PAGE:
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Equality and Diversity

Asian woman PGCE student

Today's youth need to be exposed to the variety of nationalities found in our society, and what better way than having a teacher belonging to an ethnic minority group as a figure that children grow up being inspired by.

Black History Month 2017

The Faculty of Education really values the importance of top calibre teachers who reflect the diversity of society. We are therefore extremely proud to be working with the fantastic Black History Month to promote diversity in the teaching profession.

Student profile: Sema

To promote higher education amongst youngsters from ethnic minority background, we need top calibre teachers from similar backgrounds who could be emulated as great role models, so we particularly welcome applications from sections of the communities which are under represented in the teaching profession.

Teachers from a range of ethnicities can contribute to the achievement and morale of pupils belonging to different communities and backgrounds which in turn is likely to make an impact on future generations of ethnic communities.

It is believed that the experiences minority group teachers bring to their jobs will help them to be empathetic toward and skilled in crossing cultural and linguistic boundaries in a school context. In many areas of the country the number of ethnic minority pupils is rising in state schools. The Faculty of Education is very keen to take part in supporting initiatives to increase the number of trainee teachers from ethnic minorities.

The University may seem intimidating to some applicants but in reality staff at the Faculty are very approachable. We are keen to recruit able trainee teachers that reflect the diversity of society; what matters to us is admitting the best trainees, regardless of background, social or ethnic origin. Selection of all candidates is made on the basis of abilities, qualifications and experiences.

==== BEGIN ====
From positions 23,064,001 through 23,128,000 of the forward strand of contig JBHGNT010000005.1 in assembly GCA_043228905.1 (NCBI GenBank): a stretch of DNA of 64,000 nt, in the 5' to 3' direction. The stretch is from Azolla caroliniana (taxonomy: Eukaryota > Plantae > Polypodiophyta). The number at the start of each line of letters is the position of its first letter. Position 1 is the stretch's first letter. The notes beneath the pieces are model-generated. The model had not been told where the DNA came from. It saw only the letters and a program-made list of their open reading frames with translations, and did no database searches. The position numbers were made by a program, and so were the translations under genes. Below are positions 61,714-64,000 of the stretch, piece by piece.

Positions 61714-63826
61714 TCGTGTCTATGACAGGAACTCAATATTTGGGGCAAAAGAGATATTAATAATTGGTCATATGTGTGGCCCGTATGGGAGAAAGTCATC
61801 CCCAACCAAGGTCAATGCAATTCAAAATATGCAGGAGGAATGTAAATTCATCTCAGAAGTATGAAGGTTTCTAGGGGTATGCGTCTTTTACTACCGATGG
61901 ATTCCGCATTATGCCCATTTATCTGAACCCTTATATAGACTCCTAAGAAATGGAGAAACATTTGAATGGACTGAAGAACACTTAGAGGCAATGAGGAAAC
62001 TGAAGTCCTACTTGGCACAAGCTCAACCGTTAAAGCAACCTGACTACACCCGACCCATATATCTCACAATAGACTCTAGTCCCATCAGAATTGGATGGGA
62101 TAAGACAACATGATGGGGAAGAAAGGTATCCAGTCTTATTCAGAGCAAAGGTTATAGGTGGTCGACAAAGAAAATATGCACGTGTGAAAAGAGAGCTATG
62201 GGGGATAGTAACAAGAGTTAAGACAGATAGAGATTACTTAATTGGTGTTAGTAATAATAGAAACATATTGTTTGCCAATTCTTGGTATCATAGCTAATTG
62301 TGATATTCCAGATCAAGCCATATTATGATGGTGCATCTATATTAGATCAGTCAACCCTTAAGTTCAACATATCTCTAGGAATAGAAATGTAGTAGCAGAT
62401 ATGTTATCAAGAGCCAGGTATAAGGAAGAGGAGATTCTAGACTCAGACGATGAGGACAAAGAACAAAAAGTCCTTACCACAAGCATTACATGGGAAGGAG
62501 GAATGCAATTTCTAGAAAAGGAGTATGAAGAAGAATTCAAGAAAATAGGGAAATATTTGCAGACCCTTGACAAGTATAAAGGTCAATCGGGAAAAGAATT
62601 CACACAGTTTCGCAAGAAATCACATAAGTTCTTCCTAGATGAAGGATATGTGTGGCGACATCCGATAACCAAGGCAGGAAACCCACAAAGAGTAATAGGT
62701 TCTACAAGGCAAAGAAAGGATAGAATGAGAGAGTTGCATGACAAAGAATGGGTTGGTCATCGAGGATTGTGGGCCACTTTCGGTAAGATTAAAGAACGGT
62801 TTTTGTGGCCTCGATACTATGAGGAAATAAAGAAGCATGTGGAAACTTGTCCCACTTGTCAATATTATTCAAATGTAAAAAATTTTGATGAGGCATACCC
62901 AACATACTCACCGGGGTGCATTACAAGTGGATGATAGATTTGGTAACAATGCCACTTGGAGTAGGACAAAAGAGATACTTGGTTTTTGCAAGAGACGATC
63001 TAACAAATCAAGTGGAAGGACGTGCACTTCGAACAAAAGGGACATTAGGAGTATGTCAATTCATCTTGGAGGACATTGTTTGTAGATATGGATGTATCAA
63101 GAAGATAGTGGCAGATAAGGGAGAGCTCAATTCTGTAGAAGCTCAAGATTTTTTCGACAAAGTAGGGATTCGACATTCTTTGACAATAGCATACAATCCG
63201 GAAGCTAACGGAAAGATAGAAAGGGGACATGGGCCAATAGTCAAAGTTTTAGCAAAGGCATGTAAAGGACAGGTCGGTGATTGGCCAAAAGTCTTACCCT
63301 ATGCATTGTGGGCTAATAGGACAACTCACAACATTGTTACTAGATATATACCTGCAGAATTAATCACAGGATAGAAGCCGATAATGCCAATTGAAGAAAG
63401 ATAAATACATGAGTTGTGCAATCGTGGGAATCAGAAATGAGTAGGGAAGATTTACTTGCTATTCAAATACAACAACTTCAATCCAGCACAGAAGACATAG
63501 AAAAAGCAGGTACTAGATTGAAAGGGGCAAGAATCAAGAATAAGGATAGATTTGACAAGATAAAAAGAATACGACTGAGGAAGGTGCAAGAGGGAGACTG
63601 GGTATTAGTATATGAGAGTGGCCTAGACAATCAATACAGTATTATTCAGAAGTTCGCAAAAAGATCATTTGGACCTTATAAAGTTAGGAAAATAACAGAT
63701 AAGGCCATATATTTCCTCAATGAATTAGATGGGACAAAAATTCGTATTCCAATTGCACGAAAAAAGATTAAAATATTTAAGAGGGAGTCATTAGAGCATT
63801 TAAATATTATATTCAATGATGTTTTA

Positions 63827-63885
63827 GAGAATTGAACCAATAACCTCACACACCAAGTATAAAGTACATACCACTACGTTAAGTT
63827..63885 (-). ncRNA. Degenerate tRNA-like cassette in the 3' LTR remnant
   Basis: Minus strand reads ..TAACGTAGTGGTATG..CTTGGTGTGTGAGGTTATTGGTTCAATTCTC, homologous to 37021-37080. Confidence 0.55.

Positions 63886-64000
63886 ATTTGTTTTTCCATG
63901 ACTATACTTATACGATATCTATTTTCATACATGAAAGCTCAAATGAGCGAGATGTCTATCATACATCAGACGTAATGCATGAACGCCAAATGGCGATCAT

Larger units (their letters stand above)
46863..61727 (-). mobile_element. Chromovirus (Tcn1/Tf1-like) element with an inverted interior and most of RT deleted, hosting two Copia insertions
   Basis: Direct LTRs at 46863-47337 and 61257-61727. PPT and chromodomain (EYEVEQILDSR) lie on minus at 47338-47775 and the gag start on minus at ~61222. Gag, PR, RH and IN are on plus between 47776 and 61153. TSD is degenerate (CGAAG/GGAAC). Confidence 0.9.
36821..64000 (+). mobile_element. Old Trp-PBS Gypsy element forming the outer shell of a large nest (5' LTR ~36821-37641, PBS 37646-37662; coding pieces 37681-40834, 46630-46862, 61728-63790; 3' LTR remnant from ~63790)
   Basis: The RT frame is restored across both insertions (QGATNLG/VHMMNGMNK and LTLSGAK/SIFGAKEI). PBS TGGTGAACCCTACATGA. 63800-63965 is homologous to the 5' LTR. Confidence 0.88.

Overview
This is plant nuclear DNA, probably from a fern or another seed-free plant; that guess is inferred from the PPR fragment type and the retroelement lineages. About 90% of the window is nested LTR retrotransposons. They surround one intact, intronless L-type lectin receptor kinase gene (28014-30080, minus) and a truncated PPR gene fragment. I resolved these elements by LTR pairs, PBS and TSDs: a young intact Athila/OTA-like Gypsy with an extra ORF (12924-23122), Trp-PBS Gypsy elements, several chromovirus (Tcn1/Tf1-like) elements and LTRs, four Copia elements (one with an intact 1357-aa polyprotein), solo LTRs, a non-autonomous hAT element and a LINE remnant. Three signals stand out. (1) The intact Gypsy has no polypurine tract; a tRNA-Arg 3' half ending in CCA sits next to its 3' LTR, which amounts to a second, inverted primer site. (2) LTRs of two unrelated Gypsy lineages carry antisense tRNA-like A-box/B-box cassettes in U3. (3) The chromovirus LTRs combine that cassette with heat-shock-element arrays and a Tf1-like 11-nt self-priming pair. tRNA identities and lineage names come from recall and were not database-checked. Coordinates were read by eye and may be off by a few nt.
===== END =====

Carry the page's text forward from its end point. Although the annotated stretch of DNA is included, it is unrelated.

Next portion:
Read more about Sema's experiences.

Student profile: Lucy

Why Early Years teaching? During the Early Years children are developing their own beliefs, values and interests. They are natural explorers and as a teacher is it so exciting to open up a world of possibility for them to experience. It is a privilege to be with children during such a formative part of their lives. Children learn through play and playful experience and have no barriers to fun. It is wonderful to be part of this every day and fun for teachers too.

Why PGCE? The benefits of the PGCE for me were that it gives a quality foundation of theory behind the practice. As a mature student with some years experience with young children my theoretical knowledge lags behind my practical experience. The PGCE route I felt would give me the best theoretical understanding.

Through the year the PGCE gives a broad exposure to a variety of different teaching settings. We get professional placements in 2 or 3 different settings and time in 6 or 7 further schools or nurseries. I feel this gives an excellent insight into the type of setting that I would want to work in and informs my future practice immeasurably.

As a parent the PGCE practically works for me in that my study hours fit within childcare hours each day. Some other options I looked at had long study days that I simply would not have been able to attend.

Why Cambridge? The quality of the teaching on the course is excellent. The supportive and friendly atmosphere through the whole course. Tutors, lecturers and the faculty team work very hard and obviously so to ensure that students are fully supported.

The active and high-quality research that is carried out in Cambridge filters down to the PGCE teaching. You feel that you are can start your practice having reflected on the most current thinking available. Our teachers are also passionate researchers and this come through in their enthusiasm for what they teach.

And as an ex library team member of course I want to add that the Faculty has the most helpful and supportive academic library service I have ever come across.

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